Each county is making substantial progress on its county supporting initiatives in the master plan

Each county is making substantial progress on its County Supporting Initiatives in the Master Plan.

  • In developing the Master Plan, each county committed to County Supporting Initiatives that support the region in achieving its Master Plan Outcomes while drawing upon the strengths of each particular county.

  • The Report finds that each county is making substantial progress on its County Supporting Initiatives.


County supporting initiatives1

County Supporting Initiatives

Anoka County

  • Developed a recycling assistance program for schools and municipalities, including a recycling bin grant program that awarded 1,800 recycling bins to participants.

  • Executed a new contract with RRT Elk River to continue processing Anoka County MSW through 2012.

    Carver County

  • Set record for annual attendance at Environmental Center, with 23,451 visitors in 2009.

  • Worked with haulers to collect organics through current yard waste collection systems. Key items include:

    • Creekside Soils began accepting organics from a local hauler.

    • Organics deliveries to Arboretum demonstration site increased 40%.

    • County applied for MPCA grant to relocate county demonstration site.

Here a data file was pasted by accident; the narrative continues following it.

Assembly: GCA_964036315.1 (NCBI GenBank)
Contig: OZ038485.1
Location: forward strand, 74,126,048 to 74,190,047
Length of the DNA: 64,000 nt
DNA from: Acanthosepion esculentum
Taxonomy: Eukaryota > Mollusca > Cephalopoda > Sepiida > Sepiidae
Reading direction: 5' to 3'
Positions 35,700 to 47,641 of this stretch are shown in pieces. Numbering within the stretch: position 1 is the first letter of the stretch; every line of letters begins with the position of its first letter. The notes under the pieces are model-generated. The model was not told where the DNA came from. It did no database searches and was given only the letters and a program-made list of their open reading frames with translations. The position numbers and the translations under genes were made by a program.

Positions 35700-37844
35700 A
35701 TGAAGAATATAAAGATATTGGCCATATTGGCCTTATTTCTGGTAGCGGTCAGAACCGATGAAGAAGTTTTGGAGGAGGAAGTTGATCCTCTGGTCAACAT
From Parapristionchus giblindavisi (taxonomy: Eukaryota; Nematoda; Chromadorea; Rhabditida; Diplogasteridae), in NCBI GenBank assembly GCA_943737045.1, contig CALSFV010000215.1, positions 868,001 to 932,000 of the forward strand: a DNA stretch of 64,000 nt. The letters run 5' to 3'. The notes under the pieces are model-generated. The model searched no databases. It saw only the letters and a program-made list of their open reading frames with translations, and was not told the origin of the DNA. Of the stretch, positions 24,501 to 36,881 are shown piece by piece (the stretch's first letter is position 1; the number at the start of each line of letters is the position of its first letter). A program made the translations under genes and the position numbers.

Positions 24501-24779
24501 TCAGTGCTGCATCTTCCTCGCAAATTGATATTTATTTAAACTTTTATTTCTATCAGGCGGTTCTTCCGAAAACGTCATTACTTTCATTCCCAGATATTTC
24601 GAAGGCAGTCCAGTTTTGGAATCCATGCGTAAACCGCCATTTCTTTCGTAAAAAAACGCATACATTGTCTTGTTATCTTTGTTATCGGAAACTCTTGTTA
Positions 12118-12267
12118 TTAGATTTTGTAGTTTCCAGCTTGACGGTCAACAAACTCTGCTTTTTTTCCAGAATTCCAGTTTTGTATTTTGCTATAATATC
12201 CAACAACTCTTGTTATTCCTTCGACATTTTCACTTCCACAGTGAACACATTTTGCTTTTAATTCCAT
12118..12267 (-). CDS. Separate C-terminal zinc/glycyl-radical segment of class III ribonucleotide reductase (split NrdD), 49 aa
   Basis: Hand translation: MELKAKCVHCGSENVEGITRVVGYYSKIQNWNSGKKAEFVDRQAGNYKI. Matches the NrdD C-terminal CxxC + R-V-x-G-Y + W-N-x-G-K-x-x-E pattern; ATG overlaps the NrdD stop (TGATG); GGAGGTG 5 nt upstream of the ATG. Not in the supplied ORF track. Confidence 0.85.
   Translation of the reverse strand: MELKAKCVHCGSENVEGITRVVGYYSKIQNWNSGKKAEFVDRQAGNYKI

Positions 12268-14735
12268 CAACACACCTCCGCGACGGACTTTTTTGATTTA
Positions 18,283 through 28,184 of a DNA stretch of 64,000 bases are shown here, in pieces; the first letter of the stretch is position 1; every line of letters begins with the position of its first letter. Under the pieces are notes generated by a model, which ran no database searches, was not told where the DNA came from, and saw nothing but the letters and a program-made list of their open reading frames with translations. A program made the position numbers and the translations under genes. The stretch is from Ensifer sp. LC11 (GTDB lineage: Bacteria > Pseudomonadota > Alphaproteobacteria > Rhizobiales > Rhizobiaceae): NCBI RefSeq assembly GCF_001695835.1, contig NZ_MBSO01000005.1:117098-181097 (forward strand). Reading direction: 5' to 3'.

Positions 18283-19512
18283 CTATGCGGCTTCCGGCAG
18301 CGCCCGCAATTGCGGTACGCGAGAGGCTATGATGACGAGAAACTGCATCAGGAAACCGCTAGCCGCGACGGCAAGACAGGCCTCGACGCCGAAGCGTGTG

County supporting initiatives2

County Supporting Initiatives

Dakota County

  • Remodeled The Recycling Zone, incorporating recycled-content materials, environmentally-friendly products, and materials from local suppliers when possible.

  • Passed a resolution certifying that regularly scheduled garbage pick-up is available to all residents and banning the burning and burial of solid waste by farmers.

    Hennepin County

  • Developed new materials to inform residents and Community POWER grantees on proper disposal of HHW.

  • Processed waste at full capacity at the HERC facility. Several improvements were also implemented at HERC.

  • Ended processing contract with RRT Elk River and closed the Freeway Transfer Station.


County supporting initiatives3

County Supporting Initiatives

Ramsey County

  • Conducted inspections of sites slated for demolition to remove mercury-containing products and other hazardous items prior to demolition.

  • Improved recycling in county operations through contracting and education.

  • Continued work on GreenGatherings, a partnership to promote green events.

    Washington County

  • Opened new Environmental Center in Woodbury in September, which included expanded services. Total participation increased 4.8% in 2009, despite the program being closed for 10 weeks during construction of the Center.


County supporting initiatives4

County Supporting Initiatives

Washington County (cont.)

  • Developed a “Made in MN” exhibit, featuring Minnesota businesses using recycled materials and highlighting the environmental and economic benefits of recycling.

    Ramsey and Washington Counties

  • Entered into a pilot agreement with Second Harvest Heartland to provide and expand food rescue services, significantly increasing the quantity of perishable foods collected from 563 tons in 2008 to 811 tons in 2009.

  • Commissioned a feasibility study for the anaerobic digestion of source separate organic materials in the eight-county metro area.


Approval of 2009 report

Approval of 2009 Report

Action Requested:

Approval for staff to submit the 2009 Annual Results Report to the MPCA.